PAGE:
Jennifer Hudson - I Remember Me (2011)

Jennifer Hudson

Jennifer_Hudson_I_Remember_Me.jpg

Click on CD cover
to listen or purchase

Before Jennifer Hudson stepped into the studio to belt her musical debut album, she racked up enough major ups and downs to cache her soul singing into cruise control. Take into consideration the spirited singer-turned-actress taking home an Oscar and a Golden Globe for her 2006 film debut in Dreamgirls, only to then face gut-wrenching agony after losing a mother and a sibling to domestic violence in just a matter of months. Although it seems as if her stint on American Idol was just a faint memory to those that can remember Idol's golden years, the Oscar gold was enough fuel to put Hudson on path to recording her official eponymous debut LP in 2008. Now with burdens lighter and with a drastic 80-pound loss, Hudson is mere inches away from flying like a bird. Hudson is spreading her wings once again for her sophomore project, I Remember Me.

Before Jennifer Hudson stepped into the studio to belt her musical debut album, she racked up enough major ups and downs to cache her soul singing into cruise control. Take into consideration the spirited singer-turned-actress taking home an Oscar and a Golden Globe for her 2006 film debut in Dreamgirls, only to then face gut-wrenching agony after losing a mother and a sibling to domestic violence in just a matter of months. Although it seems as if her stint on American Idol was just a faint memory to those that can remember Idol's golden years, the Oscar gold was enough fuel to put Hudson on path to recording her official eponymous debut LP in 2008. Now with burdens lighter and with a drastic 80-pound loss, Hudson is mere inches away from flying like a bird. Hudson is spreading her wings once again for her sophomore project, I Remember Me. This time around, her production alliance with A-listers like StarGate, Ryan Tedder and Swizz Beatz is meatier. Presumably, the industry christened J Hud along with these hit-making songwriting teams collectively bring the kind of reputation luster that would make even Whitney Houston blush. Impressive as all that sounds, fine pedigrees are about as far as the good news goes towards a promising and elaborate follow-up to Hudson's self-titled debut.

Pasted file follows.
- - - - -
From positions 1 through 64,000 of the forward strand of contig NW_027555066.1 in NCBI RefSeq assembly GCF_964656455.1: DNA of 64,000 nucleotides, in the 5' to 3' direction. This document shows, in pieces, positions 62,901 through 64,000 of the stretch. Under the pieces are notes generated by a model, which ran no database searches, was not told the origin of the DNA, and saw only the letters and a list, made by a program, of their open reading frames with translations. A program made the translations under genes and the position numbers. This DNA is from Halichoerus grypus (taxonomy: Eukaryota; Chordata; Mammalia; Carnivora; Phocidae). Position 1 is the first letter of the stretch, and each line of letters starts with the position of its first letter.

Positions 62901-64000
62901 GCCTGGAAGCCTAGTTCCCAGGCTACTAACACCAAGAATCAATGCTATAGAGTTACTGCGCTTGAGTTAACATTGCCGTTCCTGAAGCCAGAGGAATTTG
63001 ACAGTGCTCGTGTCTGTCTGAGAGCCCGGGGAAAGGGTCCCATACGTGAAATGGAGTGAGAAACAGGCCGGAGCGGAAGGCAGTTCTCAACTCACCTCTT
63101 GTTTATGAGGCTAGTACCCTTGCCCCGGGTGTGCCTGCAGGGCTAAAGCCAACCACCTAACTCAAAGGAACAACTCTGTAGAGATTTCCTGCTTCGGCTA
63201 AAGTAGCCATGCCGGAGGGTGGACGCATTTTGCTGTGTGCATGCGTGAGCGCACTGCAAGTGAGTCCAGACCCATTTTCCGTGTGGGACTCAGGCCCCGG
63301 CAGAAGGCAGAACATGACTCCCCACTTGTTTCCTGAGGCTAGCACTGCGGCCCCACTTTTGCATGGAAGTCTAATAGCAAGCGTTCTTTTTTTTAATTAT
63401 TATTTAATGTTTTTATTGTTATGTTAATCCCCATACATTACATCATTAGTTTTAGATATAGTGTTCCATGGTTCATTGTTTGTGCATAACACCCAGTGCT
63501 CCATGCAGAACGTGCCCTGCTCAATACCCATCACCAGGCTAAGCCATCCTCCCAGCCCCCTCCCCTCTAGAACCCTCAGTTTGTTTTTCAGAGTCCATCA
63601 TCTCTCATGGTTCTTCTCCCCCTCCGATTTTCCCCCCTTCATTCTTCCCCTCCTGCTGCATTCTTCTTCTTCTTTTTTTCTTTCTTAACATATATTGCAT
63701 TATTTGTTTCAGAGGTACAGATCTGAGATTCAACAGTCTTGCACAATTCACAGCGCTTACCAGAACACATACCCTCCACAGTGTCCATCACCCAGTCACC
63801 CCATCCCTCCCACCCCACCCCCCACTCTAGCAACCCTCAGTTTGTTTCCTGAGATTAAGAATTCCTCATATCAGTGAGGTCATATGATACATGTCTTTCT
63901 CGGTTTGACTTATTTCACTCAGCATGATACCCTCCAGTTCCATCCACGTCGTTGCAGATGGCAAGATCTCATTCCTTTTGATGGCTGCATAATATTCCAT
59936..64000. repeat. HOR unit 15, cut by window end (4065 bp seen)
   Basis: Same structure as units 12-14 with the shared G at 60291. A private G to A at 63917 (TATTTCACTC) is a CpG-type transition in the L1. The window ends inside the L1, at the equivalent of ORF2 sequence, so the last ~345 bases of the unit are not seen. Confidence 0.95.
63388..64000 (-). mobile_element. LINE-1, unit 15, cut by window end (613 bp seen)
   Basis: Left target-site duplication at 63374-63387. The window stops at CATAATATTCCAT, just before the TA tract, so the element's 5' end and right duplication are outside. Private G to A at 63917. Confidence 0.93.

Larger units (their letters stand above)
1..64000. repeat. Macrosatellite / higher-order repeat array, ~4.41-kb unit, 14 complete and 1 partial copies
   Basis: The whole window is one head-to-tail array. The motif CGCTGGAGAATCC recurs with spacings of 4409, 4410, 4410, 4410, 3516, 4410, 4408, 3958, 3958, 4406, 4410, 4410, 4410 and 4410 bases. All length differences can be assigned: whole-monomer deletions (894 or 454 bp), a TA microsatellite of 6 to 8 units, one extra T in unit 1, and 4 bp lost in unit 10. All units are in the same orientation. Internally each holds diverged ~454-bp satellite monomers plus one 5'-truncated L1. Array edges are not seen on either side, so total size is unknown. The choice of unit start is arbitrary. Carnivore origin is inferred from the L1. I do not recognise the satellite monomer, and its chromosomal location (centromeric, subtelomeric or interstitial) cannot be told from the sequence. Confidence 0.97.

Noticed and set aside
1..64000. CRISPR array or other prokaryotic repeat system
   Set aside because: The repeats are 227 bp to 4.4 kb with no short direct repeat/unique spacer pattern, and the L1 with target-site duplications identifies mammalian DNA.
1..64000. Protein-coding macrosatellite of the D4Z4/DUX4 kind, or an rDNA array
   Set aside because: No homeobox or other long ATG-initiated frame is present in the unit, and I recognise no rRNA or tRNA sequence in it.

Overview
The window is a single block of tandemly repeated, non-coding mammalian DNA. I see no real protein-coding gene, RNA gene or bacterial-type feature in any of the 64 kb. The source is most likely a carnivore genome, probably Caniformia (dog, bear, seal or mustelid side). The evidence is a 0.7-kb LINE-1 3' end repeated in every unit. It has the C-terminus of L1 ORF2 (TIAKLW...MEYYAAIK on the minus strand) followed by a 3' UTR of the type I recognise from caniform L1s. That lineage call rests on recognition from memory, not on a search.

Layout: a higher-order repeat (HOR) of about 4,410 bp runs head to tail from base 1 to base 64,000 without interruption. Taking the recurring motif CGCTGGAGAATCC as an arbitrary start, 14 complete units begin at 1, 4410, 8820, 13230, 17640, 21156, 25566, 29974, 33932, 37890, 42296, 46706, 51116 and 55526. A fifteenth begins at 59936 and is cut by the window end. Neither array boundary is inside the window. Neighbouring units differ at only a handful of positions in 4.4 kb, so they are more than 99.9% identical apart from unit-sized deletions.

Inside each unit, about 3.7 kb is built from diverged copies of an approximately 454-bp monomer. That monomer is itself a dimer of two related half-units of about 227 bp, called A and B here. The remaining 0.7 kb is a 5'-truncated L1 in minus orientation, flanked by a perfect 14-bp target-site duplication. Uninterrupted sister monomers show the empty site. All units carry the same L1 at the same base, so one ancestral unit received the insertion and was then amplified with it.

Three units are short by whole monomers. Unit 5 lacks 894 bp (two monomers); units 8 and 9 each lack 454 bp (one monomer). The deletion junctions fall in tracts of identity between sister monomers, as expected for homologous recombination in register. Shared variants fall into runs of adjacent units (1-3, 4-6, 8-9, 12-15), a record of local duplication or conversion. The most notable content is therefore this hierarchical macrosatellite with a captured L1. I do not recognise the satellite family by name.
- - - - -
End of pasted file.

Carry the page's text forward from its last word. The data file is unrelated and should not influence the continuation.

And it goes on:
Using piano walks akin to Elton John's "Bennie and the Jets," the opening track "No One Gonna Love You" feels like it could be the album's MVP. Unfortunately, it lacks the radio-ready spark of Hudson's "Spotlight," her most accessible single to-date. It ironically echoes Chrisette Michele's vocal stutters on the chorus of "So in Love;" diminishing any major prospects of mass appeal or claims of originality for those familiar with the aforementioned tracks. All eyes then shift to R. Kelly's "Where You At" for some instant gratification. The ballad has the potential to soar like Kelly's iconic "I Believe I Can Fly," but the newer cut tends to fall flat with its overload of predictability, less-than-interesting climax on the gospel-inspired closer and the grammar-challenged "where you at" on the chorus. The only grace on the ballad is Hudson's sincere vocal outbursts at the end. By then, it's too late. The album's rescuer, "I Got This" seems to be the project's standout ambassador, with its sparkly StarGate instrumentation and brutally autographic touch on the lyricism: "Every single breath/another step on my road/I'm from the Southside trying to get to my goal/I got this, ain't no stoppin' me."

Much of the set bears hard on mid-tempo ballads. Ryan Tedder contributes the breezy title cut, but it doesn't pucker up like a OneRepublic anthem. Tedder's song comes close to reaching Beyonce's "Halo," but doesn't quite climax with the same kind of pop-soul warmth. By the time "Gone," Ne-Yo's "Why Is It So Hard" and the Natasha Bedingfield cover of "Still Here" enter the picture, I Remember Me becomes even less interesting. Given Hudson's success in this lane, the lack of delicious, upbeat cuts is also troublingly absent on the disc. "Everybody Needs Love," handled by Alicia Keys and Swizz Beatz, feels like day-old leftovers from Nippy's "Million Dollar Bill" while "Don't Look Down" would've been far more interesting if it had mutated into an underground house track (it doesn't).  Keys also contributes "Angel," which melodically resembles Teena Marie's "I Need Your Lovin,'" but with far less funk.

The damage done on I Remember Me isn't really J Hud's fault. She's vocally impressive and she tries her best to subdue her powerhouse vocals on the beginnings of the pop filler. It would seem at times if her super producers failed to extend a sometimes necessary curfew on her atomically-gospel pipes, but her "oversouling" isn't what's to blame here (and don't even think about trying to blame it on the alcohol). Lack of strong melody, catchy choruses and promising original ballads-essentially the material-are all the elements in question. Still, Hudson isn't off the hook yet. You have to blame the Aretha-sized talented songstress on not having the sharp ear to tweak these songs to near-perfection. J Hud's biggest fans will initially become giddy over the new disc. It's unfortunate that decent overlooked R&B albums from 2010's tail end-like Chrisette Michele's Let Freedom Reign and Eric Benet's Lost In Time, in my opinion are far more deserving of this expectant giddiness. Mildly Recommended.

By J. Matthew Cobb

 
Choice Cut - Maysa - "Lovin' You Is Easy"

Leave a comment!